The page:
Last year the Art Gallery of Ontario hosted Yayoi Kusama's immersive installation Infinity Mirrors. The exhibit was a runaway hit for the AGO, selling out months in advance and creating the kind of round-the-block lineups usually reserved for arena shows. Kusama's pieces are a participatory take on the concept of endlessness, putting the spectator in the center of beautiful multi-reflective rooms and offering the opportunity for rumination on notions of endless expanse. At the same time the Infinity Mirrors doubled as an excellent photo for the ‘gram. While Kusama's pieces have been respected in the art world for decades, the success of the installation is in large part due to the shareability of the work. For months cool looking selfies at the Infinity Mirrors were all over Toronto social media, which further encouraged others to check out the art.
Recently Toronto has seen a variety of pop-up installations looking to capitalize on the same kind of shareability as the Infinity Mirrors. The format of half a dozen locations across the city is to create several interesting rooms—e.g a cotton candy-inspired space, a ball pit, or classroom setting—where patrons snap pictures and post stories. People are engaging with the installations in a similar fashion to how they engaged with Kusama's work, but while they are comparable on a surface level the pop-ups lack the same kind of creative intention. They seem to exist solely for customers social media clout and cash for the owners. A sort of empty-calorie creative experience.
When I shit on the installations to friends, something unexpected happened. Because we so rarely get the chance to use our liberal arts degrees my friends and I ended up arguing about intentional fallacy and whether or not it mattered what the creator’s intentions were. My friends asked why shouldn’t the pop-ups be considered art? Isn’t pop art supposed to be accessible? What’s more accessible than doing it for the ‘gram? While I felt like I was being trolled by my pals, I couldn’t figure out a convincing reason for why the pop-ups weren’t art. They just didn’t feel that way. I decided to ask an expert about it. Below you can read my conversation with Kristin Campbell—who has a doctorate in art history and has taught at Ontario College of Art and Design University—about the Infinity Mirrors, the pop-up Installations, and the accessibility of art.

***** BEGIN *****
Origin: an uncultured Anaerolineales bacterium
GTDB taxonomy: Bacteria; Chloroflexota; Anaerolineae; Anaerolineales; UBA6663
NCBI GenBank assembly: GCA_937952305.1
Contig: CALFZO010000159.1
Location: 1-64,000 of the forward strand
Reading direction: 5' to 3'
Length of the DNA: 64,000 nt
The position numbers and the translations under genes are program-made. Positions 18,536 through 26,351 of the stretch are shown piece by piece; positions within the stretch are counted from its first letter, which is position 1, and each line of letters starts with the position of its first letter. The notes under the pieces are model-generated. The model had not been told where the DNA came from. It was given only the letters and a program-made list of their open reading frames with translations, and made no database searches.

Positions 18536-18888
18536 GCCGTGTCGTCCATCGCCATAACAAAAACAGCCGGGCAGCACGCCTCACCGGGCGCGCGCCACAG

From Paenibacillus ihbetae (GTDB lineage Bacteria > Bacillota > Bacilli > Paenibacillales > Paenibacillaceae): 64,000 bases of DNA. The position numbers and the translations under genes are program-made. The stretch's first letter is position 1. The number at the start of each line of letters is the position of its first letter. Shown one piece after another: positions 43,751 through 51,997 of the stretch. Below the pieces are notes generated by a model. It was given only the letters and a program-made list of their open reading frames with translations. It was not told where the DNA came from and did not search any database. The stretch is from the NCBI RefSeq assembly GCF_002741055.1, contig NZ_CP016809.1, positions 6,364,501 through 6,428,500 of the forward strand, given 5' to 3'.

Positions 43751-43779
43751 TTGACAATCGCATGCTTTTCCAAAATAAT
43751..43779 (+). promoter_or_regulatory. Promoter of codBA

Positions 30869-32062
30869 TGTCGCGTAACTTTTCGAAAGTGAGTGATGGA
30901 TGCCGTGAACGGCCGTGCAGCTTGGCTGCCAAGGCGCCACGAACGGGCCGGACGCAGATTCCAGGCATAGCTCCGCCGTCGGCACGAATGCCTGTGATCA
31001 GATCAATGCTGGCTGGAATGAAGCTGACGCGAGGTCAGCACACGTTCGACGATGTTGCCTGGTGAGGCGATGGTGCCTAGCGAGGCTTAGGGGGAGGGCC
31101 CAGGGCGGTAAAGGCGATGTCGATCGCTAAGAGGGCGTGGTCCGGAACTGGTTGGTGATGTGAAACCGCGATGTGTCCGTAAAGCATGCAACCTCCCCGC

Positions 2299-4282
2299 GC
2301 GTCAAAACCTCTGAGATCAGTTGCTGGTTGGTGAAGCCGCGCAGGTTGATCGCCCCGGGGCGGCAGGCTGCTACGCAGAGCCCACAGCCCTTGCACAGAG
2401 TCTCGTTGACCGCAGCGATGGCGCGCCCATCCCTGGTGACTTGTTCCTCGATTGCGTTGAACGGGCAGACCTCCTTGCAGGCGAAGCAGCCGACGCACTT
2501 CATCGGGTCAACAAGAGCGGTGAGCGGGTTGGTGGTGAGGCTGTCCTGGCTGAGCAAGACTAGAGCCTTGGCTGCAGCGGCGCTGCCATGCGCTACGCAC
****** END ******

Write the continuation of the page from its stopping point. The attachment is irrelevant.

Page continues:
VICE: In the last few years we’ve seen art galleries house exhibits that gained huge traction on social media. Whenever I’m at a museum most people are engaging with the art through their phones. Do you think galleries and museums are aware of this?
Kristin Campbell: Museums are definitely aware—it’s been going on for a long time—and it definitely affects how—and arguably if—people interact with the work. I think what we’re seeing now is, rather than grapple with or oppose it, some institutions are just embracing the trend. I remember being at the Rijksmuseum in Amsterdam in the late 1990s, and being elbowed by people using camcorders to film the galleries instead of actually looking at the works on the walls. Photos might buy us time to feel more confident in our responses to art. But I also think it’s a trick we play on ourselves—once the vacation videos are made, once the Instagram posts have been made, does anyone really ever revisit them? Nope.